North Park Ice Fishing Report February 28, 2010
Lake John Resort
North Park Ice Fishing Report
February 28, 2010
The name of the game last week was snow, and although reports are calling for the possibility of more, I'm hoping the bulk of this week will be kind to fish and outdoorsmen alike. Snow totals atop area lakes continue to grow to nearly a foot, which not only makes access more difficult for ice fishermen without machines, but also blocks needed sunlight for submerged plant life when fish are needing it most. Even though most area lakes are reported in good shape thus far oxygen-wise, a good week-long thaw wouldn't hurt a thing for us or the fish.
I know I'm pushing this thaw thing by several weeks, or maybe just hoping, but a short one anyway would sure be nice. A brief overview of what happens to frozen lakes during a surge of warmer weather: not only do snow totals on lake surfaces begin to diminish, but the fresh water from the melting snow and ice find its way through cracks, and seeps around lake edges, bringing needed oxygen to deprived fish. Short, periodic thaws throughout the season do little to trigger a strong feed, but when warmer weather finally arrives in the spring, this primary melting, depending on how warm and how fast, can cause fish to throw an annual banquet. But like I said, that's a short ways off and I'll keep you posted.
Right now however is the calm before the storm, so to speak. Ice thickness is peaking and oxygen levels are low. Fish - especially big fish - are lethargic, apprehensive, and finicky. For reasons you probably need to be a fish to understand, what may seem to be an easy, juicy meal to you may not even get a second look from a fish. You may make several trips without so much as a bite, even though you're seeing all kinds of fish. (I know there's a few of you that would blame the moon phase at this point, but that's a subject for another report.) Just ask local angler Dick Snavely who has his hut set up on Lake John. After numerous days and what felt like endless hours spent watching big fish swim under his ice hut without any action at all, something changed. Several days in a row produced good fish, including last Wednesday when he came up with 7 and 8 pound whoppers. Two things led to Dicks success. (A third thing is that he's a pretty good fisherman too.) Knowing the fish were there, and persistence. In Dick's case, he has a hut so he can see that the fish are in the vicinity. But even without a hut, you can use electronics, an underwater camera, or even laying on the ice looking down the hole to accomplish the same thing. Second, persistence — the absolute toughest hurdle to overcome by any fisherman, is made much easier when the first is already in place.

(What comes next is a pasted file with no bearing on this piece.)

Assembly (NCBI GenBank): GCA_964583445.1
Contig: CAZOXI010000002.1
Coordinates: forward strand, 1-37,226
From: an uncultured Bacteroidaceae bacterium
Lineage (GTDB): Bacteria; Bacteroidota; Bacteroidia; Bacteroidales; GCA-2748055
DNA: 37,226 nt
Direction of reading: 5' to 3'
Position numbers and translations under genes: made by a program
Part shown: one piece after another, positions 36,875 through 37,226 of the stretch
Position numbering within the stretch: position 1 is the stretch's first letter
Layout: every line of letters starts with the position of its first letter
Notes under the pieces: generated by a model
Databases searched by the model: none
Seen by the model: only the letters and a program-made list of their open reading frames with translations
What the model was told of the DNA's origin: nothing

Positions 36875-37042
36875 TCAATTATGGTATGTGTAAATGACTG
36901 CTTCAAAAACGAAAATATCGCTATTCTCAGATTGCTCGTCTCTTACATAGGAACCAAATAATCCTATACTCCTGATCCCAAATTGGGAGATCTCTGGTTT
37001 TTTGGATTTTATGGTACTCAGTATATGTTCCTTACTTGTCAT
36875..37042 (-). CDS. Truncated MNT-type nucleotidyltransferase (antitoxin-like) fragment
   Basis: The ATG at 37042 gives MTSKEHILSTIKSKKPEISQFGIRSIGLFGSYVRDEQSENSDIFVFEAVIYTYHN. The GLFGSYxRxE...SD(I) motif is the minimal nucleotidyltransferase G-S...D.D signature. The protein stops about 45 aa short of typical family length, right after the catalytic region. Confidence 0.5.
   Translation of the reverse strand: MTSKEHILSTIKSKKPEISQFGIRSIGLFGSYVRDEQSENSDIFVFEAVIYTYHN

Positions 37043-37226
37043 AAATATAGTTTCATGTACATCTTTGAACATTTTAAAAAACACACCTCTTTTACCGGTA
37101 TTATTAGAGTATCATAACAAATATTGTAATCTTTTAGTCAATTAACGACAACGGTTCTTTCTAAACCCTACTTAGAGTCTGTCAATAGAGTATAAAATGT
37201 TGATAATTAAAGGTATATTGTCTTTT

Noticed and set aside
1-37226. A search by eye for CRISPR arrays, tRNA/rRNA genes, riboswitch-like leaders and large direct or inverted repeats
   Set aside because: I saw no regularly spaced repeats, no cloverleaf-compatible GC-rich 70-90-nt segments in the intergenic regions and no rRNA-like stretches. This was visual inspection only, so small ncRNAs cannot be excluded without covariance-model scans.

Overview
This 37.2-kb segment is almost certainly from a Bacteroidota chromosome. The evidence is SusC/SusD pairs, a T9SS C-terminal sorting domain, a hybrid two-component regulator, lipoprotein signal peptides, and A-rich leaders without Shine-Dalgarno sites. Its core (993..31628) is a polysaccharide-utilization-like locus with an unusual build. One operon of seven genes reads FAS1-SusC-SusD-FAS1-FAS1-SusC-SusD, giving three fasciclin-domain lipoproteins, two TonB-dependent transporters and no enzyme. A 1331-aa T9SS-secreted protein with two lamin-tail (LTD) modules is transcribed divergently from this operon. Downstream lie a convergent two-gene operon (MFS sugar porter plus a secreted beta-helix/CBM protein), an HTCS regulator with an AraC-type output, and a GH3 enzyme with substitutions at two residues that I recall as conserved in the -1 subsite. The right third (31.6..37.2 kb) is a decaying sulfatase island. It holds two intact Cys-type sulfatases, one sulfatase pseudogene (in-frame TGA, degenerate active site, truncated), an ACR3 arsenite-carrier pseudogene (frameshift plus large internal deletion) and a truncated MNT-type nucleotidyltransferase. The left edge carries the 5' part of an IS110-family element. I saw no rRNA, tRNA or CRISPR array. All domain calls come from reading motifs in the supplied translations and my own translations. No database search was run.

Over on the Delaney Butte Lakes this past Saturday, local anglers schoolteacher Mike and Gary Arnold spent a couple hours on East playing catch and release. Using their own flies in about 7 feet of water along the south shore, these two fishermen released nearly 20 fish. Granted, the sizes were smallish, but the action was fast and would provide a great time for a family, especially with children. No bait is allowed on any of the Butte Lakes, and although Mike and Gary used flies, I'm sure that just about any small jigs or lures would be effective.
It won't be long before this weather changes, but until then there's still fun to be had. Take the kids over to East Delaney for a day of outdoor activities, or gather your wits and hunt down a trophy at Lake John. The choice is yours.
Tip of the Week
The amount of snow already on top of area lakes, with more to come, will cause slushy conditions once the thaw begins. Most leather and pack boots are not made for standing in ice water for hours. If you enjoy late season ice fishing, a good pair of insulated rubber boots can save the day. If you don't already have any, or yours are old and cracked, now would be the time to order some, before one of the best times of the ice fishing season arrives.
Lake John Resort